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3.2. Protocols
Original international and nattonal guidelines (2 7,18) have been revised fol-
lowing the isolation of the HD mutation (19) A number of authors have writ-
ten concernmg their agreed guidelines and clinical programs (24,20-23)
providmg useful mformation for professionals considermg establishing a
presymptomatic testing program. The protocol used m our center is based on
the recommendations of the UK Predictive Testing Consortium for Huntington™s
Disease and is outlined here.
3.2.1. Presymptoma tic Testing Protocol for HD
3 2.1 .l INCLUSION CRITERIA
1 Confirmed family history of HD
2. At risk of HD.
3 Aged 18 yr or over
4. Informed consent freely given
5 Individuals who have previously received counseling
3 2.1.2. POSTPONEMENT CRITERIA
I. Clinically affected with HD
2 Significant risk of suicide
205
Gene& Counseling
3. Recent history of stgmflcant mental illness.
4. Recent htstory of drug mtsuse
5. Recent major hfe events/stressors
3.2.1.3. PRELIMINARY DISCUSSION INTERVIEW
(CLINICAL GENETICIST AND COWORKER)
1 Revrew and update of family and social cncumstances.
2 Informatton booklet explaining the test and research protocol given to apphcant
3 Applicants asked to confirm m writing if they wish to proceed with testmg.
The first interview, conducted by a coworker of the clinical genettctst,
should constst of the followmg elements:
1 Collectton of baste sociodemographtc details Include items on social and medi-
cal history.
2 Confirmatton of family and clinical data (dtscussion of confirmation of mutation
m closest affected relative).
3 Assessment of impact (personal, financial, and social) of HD on the applicant
and, if appropriate, on the partner, and dtscussion of existing coping styles and
resources.
4 Assessment of knowledge (knowledge questionnaire) of HD and presymptomattc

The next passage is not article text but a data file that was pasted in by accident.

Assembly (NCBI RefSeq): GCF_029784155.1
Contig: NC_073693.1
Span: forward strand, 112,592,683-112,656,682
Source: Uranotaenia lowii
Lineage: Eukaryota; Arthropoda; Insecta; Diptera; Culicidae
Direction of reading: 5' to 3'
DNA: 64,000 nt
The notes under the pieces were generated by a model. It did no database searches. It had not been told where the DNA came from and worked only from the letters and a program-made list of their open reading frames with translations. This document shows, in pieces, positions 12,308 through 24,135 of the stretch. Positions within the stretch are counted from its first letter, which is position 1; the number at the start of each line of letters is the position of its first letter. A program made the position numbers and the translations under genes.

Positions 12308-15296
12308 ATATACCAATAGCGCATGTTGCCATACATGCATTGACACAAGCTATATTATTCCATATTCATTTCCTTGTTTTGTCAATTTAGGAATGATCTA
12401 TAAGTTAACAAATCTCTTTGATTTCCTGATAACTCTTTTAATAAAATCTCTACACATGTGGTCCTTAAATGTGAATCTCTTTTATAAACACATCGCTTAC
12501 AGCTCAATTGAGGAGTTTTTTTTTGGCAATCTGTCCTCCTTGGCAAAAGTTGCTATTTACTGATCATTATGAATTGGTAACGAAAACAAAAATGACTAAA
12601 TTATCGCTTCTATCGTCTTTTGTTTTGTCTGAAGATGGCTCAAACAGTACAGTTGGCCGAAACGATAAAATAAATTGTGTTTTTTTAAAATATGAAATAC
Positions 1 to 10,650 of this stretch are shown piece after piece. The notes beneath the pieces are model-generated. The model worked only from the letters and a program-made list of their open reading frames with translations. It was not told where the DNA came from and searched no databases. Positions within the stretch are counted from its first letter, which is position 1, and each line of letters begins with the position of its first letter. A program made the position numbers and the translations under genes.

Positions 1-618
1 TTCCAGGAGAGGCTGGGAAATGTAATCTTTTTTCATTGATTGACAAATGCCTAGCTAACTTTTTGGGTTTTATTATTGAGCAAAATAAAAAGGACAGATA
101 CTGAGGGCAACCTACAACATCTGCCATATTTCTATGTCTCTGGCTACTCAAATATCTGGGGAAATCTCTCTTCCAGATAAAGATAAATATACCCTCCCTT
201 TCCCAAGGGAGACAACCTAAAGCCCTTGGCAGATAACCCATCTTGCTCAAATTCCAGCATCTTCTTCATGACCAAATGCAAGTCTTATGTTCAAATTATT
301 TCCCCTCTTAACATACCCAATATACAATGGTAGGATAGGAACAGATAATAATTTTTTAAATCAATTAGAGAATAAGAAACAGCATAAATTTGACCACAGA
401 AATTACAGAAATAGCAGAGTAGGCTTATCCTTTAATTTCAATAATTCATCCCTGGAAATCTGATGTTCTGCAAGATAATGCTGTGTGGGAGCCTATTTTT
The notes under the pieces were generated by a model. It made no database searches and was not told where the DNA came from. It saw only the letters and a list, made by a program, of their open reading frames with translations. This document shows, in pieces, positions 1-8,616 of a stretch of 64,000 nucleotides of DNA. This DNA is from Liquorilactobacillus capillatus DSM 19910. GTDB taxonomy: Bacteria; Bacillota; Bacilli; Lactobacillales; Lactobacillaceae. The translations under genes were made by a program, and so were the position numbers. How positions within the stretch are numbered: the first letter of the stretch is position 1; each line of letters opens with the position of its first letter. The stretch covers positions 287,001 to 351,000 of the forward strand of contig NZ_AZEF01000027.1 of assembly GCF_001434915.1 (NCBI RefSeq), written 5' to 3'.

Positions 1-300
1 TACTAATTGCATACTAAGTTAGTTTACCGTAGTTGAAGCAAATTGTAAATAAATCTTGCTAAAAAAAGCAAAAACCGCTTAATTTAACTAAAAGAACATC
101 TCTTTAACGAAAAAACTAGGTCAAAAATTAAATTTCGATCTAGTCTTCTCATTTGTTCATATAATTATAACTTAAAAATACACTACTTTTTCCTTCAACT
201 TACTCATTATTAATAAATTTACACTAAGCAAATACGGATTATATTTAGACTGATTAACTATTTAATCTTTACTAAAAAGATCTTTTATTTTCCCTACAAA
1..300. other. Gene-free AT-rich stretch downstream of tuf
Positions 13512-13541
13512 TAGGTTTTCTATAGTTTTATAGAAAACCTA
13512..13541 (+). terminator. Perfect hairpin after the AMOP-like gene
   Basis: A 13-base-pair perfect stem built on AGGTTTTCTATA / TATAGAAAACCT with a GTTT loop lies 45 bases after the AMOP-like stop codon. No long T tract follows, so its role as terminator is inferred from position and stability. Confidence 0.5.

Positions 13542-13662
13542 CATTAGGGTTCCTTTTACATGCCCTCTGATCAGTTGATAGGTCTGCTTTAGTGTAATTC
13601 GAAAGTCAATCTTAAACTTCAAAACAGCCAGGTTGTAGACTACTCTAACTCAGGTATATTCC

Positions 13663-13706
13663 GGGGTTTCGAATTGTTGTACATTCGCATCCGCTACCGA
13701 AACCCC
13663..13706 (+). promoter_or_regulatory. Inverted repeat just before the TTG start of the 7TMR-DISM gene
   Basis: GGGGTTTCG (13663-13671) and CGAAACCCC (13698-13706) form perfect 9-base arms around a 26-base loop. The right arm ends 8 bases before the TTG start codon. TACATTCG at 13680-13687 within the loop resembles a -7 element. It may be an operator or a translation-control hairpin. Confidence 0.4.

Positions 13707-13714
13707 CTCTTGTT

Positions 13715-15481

testing. Includes history of learning about HD.
5 Assessment of motivatton (motivation questionnaire) for requesting predtcttve
testing and potenttal impact of results on applicant™s life. To Include dtscusston
of the possibtltty that neurologtcal exammatton may detect early symptoms
6. Detailed explanatton of how the test works, tts posstble outcomes, and tts hmttattons
7 Constderatton of who the applicant will dtsclose the result to
8. Neurological exammatlon and Quantitative Neurological Examination (QNE)
9 First blood sample taken
A second coworker-conducted interview wtll consist of these elements:
1. Further counselmg and dtscusston of prevtously identified problem areas.
2. Explanation of possible results.
3 Review mformal soctal support.
4. Nommation of professtonal supporter who will be wilhng to offer support If and
when necessary
5. Rehearsal of dtsclosure session and travel arrangements.
6. Standardized assessments:
a. Beck Depression Inventory.
b General Health Questtonnatre.
c State Trait Anxiety Inventory
7. Signing of consent form. Copy given to applicant.
8. Blood sample.
9. Specific appointment made for thtrd and fourth interview. Applicant reminded
that he or she can withdraw from testing at any time.
Gray, Soldan, and Harper
206

The thud Interview, at which the coworker will disclose the test results,
should consist of these elements:
1 Applicant to be accompanied by partner / close frrend
2 Disclosure of result by key worker
3 Applicant IS given the opportunny to dtscuss result wtth clinical geneticist
4 Confirm fourth appointment
The mdivtdual should be contacted by telephone 1 wk after dtsclosure, and
clmtcal appomtments should be made 1, 3, and 6 mo and 1 yr after dtsclosure.
There should be a mmtmum of 2 mo between the first and second appointment,
and 2 wk between the second appointment and disclosure.
3.3. Outstanding Problems
As already mentioned, the issues surroundmg testing of those at 25% risk
and the posstble generation of results on intervening parents agamst their
wishes may be difficult to resolve satisfactortly and will mevitably mvolve
careful counselmg and constderatton in mdtvtdual situations. The small chance
of sample mix-up has been addressed m our laboratory by duplicate samples
taken on separate occastons (24). Other problems tdentrfied include presymp-
tomatic testing in patients with various psychiatric disorders, in patients who
are pregnant, and children (2.5,26). It 1salways difficult to define completely